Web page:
How Does Negligence Per Se Affect Your Personal Injury Case in Florida?

by Jul 28, 2022Negligence, Personal Injury

How Does Negligence Per Se Affect Your Personal Injury Case in Florida?

by Jul 28, 2022Negligence, Personal Injury

Neglinge drivers speeding on Florida roads
Neglinge drivers speeding on Florida roads

In Florida, accidents happen daily, but not all accidents allow monetary damages to be recovered. It is necessary to prove negligence by the at-fault party in order to recover damages following an accident. However, the negligence per se doctrine in Florida permits recovery without proof of negligence.

What is Negligence Per Se?

In personal injury cases, negligence per se refers to the presumption a person acted negligently if they injured someone while violating a law.

Negligence per se, also called negligence “as a matter of law,” is a legal theory that makes it more difficult for victims to recover damages due to negligence. As soon as a defendant violates a statute, their actions are presumed unreasonable. In car accidents, these types of cases are very common.

Negligence Per Se in Personal Injury Case in Florida

A personal injury plaintiff must prove negligence in an ordinary negligence case. To succeed, the plaintiff must show that the defendant acted negligently and that these actions actually and proximately caused the plaintiff’s injury. It is defined as the degree of care that a reasonable person would have exercised in the same circumstances that caused an injury. However, a defendant is expected to be indicted for negligence when he violates a safety statute, regulation, or municipal ordinance and another individual is injured.

An easy way for the victim to recover damages is through the doctrine of “negligence per se.” Each state has its own rules for its application. Any traditional negligence per se action is characterized by the fact that the jury does not have to consider whether the defendant’s actions were reasonable. If the defendant’s conduct violates an applicable rule, regulation, or statute, it is presumed to be unreasonable. Although it is still up to the jury to decide whether the conduct violated the law and caused the accident, the standard of care is presumed.

As an example of negligence per se, victims may suffer harm because another party violated the law by:

  • Driving above the speed limit
  • Driving under the influence
  • Running stops signs or traffic signals
  • Failing to report hazardous conditions publicly
  • Failure to follow safety regulations when manufacturing a product


Is Negligence Per Se Different From Regular Negligence?

The elements of each legal theory determine the difference between negligence and negligence per se. The victim must prove that the at-fault party violated the duty of care in cases of ordinary negligence. In contrast, negligence per se automatically proves the breach once the at-fault party has broken the law.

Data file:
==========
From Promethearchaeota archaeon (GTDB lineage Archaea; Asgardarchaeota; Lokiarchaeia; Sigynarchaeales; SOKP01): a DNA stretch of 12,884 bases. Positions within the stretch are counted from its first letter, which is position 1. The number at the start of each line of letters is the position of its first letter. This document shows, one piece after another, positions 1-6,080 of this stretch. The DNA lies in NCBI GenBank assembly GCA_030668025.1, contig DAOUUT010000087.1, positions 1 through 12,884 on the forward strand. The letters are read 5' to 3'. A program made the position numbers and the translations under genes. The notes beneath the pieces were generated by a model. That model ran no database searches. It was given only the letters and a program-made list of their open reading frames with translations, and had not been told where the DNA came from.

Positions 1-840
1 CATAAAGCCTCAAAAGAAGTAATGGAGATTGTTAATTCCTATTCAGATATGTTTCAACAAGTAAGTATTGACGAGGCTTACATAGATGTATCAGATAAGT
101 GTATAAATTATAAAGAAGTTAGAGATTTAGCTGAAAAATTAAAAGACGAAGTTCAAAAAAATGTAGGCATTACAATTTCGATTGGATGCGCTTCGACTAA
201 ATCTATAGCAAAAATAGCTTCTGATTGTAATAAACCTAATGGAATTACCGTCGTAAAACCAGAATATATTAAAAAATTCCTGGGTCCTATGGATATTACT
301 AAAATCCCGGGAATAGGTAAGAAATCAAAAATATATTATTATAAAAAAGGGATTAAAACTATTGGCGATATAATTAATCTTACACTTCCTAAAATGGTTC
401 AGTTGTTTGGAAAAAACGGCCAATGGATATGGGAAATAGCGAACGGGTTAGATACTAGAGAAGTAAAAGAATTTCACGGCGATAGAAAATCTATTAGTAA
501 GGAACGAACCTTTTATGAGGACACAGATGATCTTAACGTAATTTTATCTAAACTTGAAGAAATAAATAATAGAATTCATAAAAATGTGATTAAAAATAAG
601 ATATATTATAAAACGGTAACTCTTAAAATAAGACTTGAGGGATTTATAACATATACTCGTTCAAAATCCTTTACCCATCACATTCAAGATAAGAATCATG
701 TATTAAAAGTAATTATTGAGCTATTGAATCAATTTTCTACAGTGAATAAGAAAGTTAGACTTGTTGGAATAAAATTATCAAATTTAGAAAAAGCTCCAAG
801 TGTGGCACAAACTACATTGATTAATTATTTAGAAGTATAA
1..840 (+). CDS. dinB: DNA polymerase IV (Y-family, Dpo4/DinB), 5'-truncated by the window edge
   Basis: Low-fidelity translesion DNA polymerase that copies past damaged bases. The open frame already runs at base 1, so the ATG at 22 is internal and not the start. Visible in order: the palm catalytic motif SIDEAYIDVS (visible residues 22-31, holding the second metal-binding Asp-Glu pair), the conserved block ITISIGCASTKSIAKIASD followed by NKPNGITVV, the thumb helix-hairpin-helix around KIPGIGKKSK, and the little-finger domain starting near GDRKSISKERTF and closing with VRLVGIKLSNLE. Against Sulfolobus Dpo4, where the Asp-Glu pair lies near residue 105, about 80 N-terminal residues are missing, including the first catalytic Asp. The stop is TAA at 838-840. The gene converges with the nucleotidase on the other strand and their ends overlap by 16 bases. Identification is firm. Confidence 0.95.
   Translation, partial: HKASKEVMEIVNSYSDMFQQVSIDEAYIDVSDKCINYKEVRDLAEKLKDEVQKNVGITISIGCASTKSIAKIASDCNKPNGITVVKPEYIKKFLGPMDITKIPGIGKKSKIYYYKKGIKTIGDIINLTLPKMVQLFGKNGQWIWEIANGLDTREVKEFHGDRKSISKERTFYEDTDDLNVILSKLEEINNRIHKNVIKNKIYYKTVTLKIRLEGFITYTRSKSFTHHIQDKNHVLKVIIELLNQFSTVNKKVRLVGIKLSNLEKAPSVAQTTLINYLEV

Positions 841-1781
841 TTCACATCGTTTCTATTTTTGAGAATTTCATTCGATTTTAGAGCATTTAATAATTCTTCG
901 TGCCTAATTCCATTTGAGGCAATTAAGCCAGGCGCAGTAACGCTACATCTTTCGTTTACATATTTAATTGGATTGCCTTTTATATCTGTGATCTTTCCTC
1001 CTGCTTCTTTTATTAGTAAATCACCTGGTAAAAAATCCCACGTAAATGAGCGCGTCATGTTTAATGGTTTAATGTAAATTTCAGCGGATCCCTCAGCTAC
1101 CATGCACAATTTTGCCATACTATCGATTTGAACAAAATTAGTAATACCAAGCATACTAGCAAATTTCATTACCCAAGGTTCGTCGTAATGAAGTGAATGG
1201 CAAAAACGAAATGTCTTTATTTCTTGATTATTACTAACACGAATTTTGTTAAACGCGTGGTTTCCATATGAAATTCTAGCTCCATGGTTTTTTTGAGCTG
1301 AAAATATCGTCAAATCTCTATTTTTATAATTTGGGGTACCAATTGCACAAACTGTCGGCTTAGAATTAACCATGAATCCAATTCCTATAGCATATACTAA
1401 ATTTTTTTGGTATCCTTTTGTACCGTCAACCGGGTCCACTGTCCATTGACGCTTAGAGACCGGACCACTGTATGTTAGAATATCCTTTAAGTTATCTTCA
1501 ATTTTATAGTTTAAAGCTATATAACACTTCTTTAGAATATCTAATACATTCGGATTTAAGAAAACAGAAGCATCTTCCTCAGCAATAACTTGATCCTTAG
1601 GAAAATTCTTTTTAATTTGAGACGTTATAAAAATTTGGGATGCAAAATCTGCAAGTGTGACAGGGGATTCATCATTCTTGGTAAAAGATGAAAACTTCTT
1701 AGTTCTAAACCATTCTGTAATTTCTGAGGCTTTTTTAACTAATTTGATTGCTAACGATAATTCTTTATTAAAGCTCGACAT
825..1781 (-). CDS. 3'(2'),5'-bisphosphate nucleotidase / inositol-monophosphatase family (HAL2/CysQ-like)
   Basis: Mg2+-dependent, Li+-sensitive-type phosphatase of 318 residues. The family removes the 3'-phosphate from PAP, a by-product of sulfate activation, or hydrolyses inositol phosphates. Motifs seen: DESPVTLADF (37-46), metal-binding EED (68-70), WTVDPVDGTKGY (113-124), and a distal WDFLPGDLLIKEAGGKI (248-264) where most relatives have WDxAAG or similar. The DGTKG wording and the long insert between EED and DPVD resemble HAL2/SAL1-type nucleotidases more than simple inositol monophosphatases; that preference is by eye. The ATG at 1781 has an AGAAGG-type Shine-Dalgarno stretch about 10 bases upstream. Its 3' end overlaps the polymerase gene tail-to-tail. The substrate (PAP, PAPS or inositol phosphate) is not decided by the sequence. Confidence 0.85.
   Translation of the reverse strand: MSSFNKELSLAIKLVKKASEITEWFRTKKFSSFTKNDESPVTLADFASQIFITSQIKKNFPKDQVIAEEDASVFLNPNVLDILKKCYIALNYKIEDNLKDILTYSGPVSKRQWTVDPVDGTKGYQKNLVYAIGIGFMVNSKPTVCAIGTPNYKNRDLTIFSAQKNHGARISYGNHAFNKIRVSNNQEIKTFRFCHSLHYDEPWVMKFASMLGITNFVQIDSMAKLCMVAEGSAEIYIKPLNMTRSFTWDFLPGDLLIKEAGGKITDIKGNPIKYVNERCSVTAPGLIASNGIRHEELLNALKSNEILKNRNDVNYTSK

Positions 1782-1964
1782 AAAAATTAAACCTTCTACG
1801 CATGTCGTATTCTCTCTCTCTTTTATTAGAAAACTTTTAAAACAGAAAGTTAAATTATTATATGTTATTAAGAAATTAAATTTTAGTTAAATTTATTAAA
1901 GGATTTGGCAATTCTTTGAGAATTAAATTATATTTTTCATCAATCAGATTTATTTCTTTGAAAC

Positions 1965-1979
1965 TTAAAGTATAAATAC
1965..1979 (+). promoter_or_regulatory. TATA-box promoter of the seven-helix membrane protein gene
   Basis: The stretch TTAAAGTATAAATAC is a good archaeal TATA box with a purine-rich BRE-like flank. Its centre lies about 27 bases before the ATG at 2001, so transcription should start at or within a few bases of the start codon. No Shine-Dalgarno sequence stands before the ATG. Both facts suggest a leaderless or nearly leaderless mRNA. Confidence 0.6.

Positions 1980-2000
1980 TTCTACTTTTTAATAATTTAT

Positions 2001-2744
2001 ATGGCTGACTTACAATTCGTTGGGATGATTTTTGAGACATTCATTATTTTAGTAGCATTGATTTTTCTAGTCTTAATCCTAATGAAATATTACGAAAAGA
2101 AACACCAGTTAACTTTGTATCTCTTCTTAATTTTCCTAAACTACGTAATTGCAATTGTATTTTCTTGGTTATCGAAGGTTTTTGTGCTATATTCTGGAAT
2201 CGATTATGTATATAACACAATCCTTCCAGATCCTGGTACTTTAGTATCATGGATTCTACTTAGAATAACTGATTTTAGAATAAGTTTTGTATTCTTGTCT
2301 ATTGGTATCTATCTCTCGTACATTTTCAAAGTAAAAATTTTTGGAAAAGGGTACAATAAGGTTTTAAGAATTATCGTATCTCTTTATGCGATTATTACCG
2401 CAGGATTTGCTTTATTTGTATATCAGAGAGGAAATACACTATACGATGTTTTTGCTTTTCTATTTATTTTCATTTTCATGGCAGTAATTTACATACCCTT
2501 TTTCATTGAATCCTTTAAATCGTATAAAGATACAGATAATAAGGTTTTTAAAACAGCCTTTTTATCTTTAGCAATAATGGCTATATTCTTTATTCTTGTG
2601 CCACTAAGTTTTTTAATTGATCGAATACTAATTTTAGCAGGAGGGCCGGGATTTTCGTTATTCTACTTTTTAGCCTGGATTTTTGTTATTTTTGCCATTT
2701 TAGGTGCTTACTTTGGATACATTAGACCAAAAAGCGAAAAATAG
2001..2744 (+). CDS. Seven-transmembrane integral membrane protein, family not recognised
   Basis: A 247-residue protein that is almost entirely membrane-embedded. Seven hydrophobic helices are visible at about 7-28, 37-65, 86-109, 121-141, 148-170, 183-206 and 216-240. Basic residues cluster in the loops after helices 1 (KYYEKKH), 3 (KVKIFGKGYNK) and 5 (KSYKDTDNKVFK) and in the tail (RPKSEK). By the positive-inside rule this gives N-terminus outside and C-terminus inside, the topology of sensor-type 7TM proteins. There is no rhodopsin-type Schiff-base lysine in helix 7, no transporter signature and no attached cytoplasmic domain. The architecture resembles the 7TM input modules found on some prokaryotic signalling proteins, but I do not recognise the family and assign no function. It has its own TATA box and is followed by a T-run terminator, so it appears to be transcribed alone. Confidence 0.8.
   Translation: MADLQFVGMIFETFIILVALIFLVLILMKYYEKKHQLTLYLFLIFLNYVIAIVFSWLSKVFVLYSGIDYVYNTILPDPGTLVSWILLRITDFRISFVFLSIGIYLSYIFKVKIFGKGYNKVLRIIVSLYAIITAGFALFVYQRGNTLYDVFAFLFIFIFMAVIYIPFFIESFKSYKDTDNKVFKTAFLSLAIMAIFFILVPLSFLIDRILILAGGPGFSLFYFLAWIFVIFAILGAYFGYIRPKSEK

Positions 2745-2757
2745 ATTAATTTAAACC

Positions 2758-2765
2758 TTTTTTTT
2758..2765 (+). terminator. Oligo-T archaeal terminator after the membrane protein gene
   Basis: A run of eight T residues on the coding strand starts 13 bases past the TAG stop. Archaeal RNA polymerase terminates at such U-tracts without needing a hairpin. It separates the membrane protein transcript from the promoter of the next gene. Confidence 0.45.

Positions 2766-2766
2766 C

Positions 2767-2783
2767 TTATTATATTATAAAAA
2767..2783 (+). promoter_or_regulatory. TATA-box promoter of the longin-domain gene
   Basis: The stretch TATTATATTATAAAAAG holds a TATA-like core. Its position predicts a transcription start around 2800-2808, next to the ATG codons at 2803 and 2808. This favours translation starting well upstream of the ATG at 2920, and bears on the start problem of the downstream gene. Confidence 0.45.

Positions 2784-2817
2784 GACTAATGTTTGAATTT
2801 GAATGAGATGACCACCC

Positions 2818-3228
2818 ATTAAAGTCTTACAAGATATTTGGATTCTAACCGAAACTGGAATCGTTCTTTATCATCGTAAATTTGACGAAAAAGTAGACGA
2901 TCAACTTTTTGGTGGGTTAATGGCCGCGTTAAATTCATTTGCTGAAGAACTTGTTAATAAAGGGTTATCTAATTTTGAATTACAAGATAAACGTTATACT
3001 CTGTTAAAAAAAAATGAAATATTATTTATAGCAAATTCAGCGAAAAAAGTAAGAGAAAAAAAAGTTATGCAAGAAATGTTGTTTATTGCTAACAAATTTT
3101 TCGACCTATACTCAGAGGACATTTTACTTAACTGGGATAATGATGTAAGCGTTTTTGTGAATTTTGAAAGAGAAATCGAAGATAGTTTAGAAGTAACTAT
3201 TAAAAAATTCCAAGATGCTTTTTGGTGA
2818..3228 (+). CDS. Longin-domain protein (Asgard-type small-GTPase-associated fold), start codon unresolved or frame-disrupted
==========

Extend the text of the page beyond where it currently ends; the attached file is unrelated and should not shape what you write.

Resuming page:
Ordinary negligence entails acting reasonably to prevent harm from occurring. Consequently, if certain circumstances were met, the at-fault party did not breach the duty of care to the other party.

When a driver slams on the brakes in an unforeseen emergency, another vehicle careens into their vehicle as a result. In a similar scenario, any reasonable person would slam on the brakes just like the first driver.

Nevertheless, if the first driver in this scenario had been texting while driving (which is illegal in Florida), the driver might be deemed negligent.

How Do I Prove Negligence Per Se in a Florida Personal Injury Case?

An injury victim must provide each element in order to prove negligence per se. In other words, you must prove another party violated a law meant to protect you from harm.

There are three steps to proving negligence per se in a Florida negligence case:

  • A law was violated by another person or company
  • You suffered the type of harm that the law is meant to prevent
  • Victims are the people the law is intended to protect
  • It is possible to establish a link between your injuries and the actions of the other person


In a Florida negligence case, you must prove that the other side broke the law to establish negligence per se. For example, a person driving drunk in Florida is violating Florida’s drunk driving law. Likewise, a person has broken a building law if they build a structure that violates building codes. Laws can be federal, state, or local.

When you prove that the other side broke the law, you must demonstrate that you’re the type of person that that law should protect. For example, drunk driving laws aim to protect the innocent public from being injured by drunk drivers. Along the same lines, you have to show that the law is meant to protect the public from the type of harm you suffer. For example, building codes protect people who enter the building from slip and fall accidents.

Are There Limits to Negligence Per Se Cases?

A protected class can only be injured by negligence when a specific law is violated, so there are limits.

Trespassing into the yard of a private home with potential hazards may not constitute negligence per se. Trespassers were not legally required to be warned of the dangers by the property owner in this scenario.

Attorneys for Personal Injury Case in Florida

Have you been injured as a result of someone else breaking the law? Would you like to know if you have a claim based on negligence per se? Our attorneys at the Bodden and Bennett Law Group can assist you. Let’s talk about your case together. Our team of experts can evaluate your claim for both traditional negligence and negligence per se.

In order to pursue a claim for recovery, we can provide you with a complete picture of what to expect. Then, as a team, we can devise the best recovery plan for you.

Contact us online or call (561) 806-5229 today!

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